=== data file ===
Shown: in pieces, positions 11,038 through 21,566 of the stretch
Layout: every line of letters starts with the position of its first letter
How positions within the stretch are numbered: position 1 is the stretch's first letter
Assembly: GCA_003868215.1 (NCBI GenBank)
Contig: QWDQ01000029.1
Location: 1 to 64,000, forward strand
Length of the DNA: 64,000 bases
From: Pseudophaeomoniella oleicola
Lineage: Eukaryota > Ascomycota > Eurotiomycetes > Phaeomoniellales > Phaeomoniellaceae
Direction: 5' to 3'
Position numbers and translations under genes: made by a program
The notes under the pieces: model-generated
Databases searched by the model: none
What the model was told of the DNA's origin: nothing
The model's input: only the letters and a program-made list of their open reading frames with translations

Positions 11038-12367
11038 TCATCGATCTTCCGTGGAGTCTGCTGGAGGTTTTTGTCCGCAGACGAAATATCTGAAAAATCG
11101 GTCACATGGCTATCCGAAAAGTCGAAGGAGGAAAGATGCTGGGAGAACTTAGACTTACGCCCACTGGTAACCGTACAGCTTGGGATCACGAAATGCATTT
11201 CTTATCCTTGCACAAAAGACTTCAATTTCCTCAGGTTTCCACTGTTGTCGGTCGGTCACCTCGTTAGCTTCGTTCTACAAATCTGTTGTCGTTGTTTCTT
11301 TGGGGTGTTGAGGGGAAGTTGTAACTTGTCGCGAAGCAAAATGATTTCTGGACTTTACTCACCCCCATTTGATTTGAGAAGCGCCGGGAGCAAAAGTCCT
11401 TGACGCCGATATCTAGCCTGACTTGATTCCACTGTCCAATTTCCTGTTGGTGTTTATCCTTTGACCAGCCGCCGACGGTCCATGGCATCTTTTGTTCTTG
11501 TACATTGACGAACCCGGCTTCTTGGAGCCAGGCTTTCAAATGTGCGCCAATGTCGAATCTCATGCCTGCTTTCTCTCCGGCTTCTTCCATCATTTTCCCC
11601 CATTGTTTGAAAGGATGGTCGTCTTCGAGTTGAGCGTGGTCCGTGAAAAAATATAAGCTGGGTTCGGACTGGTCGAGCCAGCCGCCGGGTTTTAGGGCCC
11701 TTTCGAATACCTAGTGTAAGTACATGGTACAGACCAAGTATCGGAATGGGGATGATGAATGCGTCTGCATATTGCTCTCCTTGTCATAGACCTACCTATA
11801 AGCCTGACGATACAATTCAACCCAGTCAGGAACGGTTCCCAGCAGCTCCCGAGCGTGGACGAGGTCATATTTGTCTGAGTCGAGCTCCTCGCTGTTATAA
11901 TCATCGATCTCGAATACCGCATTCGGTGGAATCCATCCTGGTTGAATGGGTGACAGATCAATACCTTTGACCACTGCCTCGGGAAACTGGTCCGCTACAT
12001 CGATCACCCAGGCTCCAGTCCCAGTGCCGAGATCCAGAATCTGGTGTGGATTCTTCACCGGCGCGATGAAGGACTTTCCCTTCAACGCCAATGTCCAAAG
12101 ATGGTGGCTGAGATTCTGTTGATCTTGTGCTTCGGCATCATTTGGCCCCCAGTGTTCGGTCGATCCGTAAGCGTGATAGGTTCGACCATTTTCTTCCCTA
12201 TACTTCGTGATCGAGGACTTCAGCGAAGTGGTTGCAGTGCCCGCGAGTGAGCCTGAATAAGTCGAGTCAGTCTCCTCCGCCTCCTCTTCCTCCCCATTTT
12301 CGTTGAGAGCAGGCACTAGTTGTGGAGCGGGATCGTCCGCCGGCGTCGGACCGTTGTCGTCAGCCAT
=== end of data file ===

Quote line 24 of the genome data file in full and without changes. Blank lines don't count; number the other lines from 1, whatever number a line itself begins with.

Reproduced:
11701 TTTCGAATACCTAGTGTAAGTACATGGTACAGACCAAGTATCGGAATGGGGATGATGAATGCGTCTGCATATTGCTCTCCTTGTCATAGACCTACCTATA